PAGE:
IM Bonin offers the answers to practical questions that every chessplayer faces as the clock is ticking.
International Master Jonathan Hawkins was a relatively slow starter in the world of chess.
In the course of a game of chess, questions continually arise that test a player’s reasoning skills. Questions such as: “Who has the better position?”, “Should I resolve the tension in the center?”, “How can I improve the placement of my pieces?”.
In this long-awaited extension of the classic Best Lessons of a Chess Coach, the reader is invited to take a seat in the classroom of a renowned chess teacher, and learn how to answer such questions while experiencing the beauty, logic, and artistry of great chess games. When Sunil Weeramantry lectures on the games of top grandmasters, one can imagine making decisions alongside them. When he lectures on his own games, one can also experience the personal excitement, disappointment, and satisfaction of a well-contested game of chess. The cumulative effect of studying these lessons is to give the aspiring player a wide range of tools with which to win.
Have you ever wished for a “formula” to help you decide what move to make in any given chess position?
In this groundbreaking work, award-winning chess coach and author Frisco Del Rosario shines a long-overdue light on this neglected aspect of Capablanca’s record. He illustrates how the Cuban genius used positional concepts to build up irresistible king hunts, embodying the principles of good play advocated by the unequaled teacher, C.J.S. Purdy. The author also identifies an overlooked checkmate pattern – Capablanca’s Mate – that aspiring attackers can add to the standard catalogue in Renaud and Kahn’s The Art of the Checkmate. As Del Rosario shows, Capablanca has inspired not only generations of players, but also many of the classics of chess literature.
Acclaimed chess teacher Dan Heisman equips the not-quite-novice with the practical tools and knowledge needed to get started in competitive play: how to develop board vision; what to do when you’re way ahead in material; how to avoid common mistakes in thinking; when to “believe” your opponent; even how to act properly at the chessboard. The author uses examples from inexperienced players to provide a wealth of common-sense advice, topping it off with a collection of illustrative games and practice puzzles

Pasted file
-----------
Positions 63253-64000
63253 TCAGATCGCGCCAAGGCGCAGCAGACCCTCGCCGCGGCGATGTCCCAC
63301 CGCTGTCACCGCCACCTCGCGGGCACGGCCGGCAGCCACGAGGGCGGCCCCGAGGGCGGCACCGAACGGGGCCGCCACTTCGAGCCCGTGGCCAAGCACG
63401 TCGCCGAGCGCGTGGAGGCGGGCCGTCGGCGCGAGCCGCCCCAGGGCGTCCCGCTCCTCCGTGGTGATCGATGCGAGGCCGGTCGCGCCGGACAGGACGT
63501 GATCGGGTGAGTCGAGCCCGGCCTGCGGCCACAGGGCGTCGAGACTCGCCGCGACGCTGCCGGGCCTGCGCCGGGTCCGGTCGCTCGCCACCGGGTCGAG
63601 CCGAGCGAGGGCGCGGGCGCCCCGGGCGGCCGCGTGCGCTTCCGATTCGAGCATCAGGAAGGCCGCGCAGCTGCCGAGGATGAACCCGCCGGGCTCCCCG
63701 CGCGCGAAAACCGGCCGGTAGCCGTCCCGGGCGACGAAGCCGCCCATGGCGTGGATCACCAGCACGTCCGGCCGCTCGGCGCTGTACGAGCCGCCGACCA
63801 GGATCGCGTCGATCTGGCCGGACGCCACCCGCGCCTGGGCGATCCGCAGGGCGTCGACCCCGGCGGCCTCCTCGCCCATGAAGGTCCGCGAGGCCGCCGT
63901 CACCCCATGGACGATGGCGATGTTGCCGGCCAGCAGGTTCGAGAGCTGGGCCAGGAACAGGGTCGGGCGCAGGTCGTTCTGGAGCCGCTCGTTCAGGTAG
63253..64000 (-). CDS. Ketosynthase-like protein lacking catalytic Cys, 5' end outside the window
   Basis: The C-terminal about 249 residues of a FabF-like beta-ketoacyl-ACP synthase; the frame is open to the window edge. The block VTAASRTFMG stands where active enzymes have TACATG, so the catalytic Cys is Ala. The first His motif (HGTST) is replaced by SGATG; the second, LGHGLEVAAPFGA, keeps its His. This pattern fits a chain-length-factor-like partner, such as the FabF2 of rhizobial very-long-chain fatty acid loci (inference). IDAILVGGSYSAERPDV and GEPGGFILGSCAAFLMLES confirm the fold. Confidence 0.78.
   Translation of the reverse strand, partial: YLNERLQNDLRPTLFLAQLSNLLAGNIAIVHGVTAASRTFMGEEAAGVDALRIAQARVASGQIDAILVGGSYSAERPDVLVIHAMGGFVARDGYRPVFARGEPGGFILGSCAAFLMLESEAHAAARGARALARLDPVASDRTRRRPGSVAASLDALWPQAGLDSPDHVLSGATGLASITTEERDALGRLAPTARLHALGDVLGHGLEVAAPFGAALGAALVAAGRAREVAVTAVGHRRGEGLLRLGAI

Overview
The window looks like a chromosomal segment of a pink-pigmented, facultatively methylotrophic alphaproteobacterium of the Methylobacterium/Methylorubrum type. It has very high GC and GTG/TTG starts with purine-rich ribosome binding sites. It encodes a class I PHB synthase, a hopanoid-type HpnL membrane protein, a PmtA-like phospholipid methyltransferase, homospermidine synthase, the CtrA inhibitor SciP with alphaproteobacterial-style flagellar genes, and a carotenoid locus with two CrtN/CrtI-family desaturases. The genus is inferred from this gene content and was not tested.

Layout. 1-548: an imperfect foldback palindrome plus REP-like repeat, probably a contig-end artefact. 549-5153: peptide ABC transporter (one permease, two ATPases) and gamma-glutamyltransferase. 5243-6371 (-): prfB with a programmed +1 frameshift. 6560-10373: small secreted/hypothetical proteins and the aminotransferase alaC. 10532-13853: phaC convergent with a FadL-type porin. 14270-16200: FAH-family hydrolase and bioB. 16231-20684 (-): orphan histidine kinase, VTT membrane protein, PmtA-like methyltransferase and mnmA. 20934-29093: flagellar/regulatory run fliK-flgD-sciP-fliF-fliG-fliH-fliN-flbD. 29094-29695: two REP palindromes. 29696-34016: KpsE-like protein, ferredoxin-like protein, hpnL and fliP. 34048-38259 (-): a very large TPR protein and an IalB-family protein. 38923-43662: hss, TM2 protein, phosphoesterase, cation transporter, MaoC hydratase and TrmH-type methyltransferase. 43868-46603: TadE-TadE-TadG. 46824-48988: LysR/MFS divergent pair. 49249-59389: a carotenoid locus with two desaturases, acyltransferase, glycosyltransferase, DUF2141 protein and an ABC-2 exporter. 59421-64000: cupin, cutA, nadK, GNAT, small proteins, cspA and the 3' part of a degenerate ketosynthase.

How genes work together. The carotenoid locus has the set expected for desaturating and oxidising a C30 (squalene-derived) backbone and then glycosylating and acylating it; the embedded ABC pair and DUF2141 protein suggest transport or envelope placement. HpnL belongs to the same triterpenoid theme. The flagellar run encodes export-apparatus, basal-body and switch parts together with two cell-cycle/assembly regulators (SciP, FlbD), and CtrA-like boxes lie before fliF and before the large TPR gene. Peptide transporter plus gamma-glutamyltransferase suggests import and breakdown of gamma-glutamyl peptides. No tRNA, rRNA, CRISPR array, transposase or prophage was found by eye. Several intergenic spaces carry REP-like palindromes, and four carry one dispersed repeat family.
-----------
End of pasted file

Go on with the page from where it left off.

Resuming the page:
<strong><em>Great Moves: Learning Chess Through History</em></strong> blends the intricacies of chess play with the game’s compelling and colorful history, putting real people at the 64 squares.
Much more than a primer for beginning chess players and their teachers, <em>Great Moves </em>shines a light on the lives of famous players of bygone eras, helping experienced players to fill in the gaps in their chess culture
The ability to determine when conditions are suitable for attacking the opposing king is critical to successful chess play. Readers will hone this skill while learning valuable techniques to force the enemy monarch out of his fortress.
Safety first! Success in chess begins with asking yourself the basic question, “Is the move that I’m considering a safe one?”
Learning how to start a game of chess is one of the most daunting tasks facing intermediate adult and young chess players.
Building on the tremendous success of Openings for Amateurs in 2014, Pete Tamburro offers a new collection of practical tips to help club-level and young chessplayers to play the opening on their own terms. Centering the discussion around 67 selected model games, Openings for Amateurs – Next Steps covers troublesome variations commonly seen in amateur play, such as the Smith-Morra Gambit, Grand Prix Attack, Schliemann Defense, Anti-Grünfeld, Two Knights, London System, Stonewall Attack, and the Benko Gambit, among others.
As befits an experienced chess teacher, the author gives special attention to promoting positional understanding of the Open Games, isolated queen’s pawn strategies, and plans revolving around the queenside pawn majority. In combination with the original volume, you will enjoy over 600 pages of common-sense explanations for average players and 122 model games, enabling you to cope with your booked-up opponents because you understand what the positions are about once you get out of the opening.
If you play chess for blood, it makes sense to learn the violent tactics that feature in the openings that you play.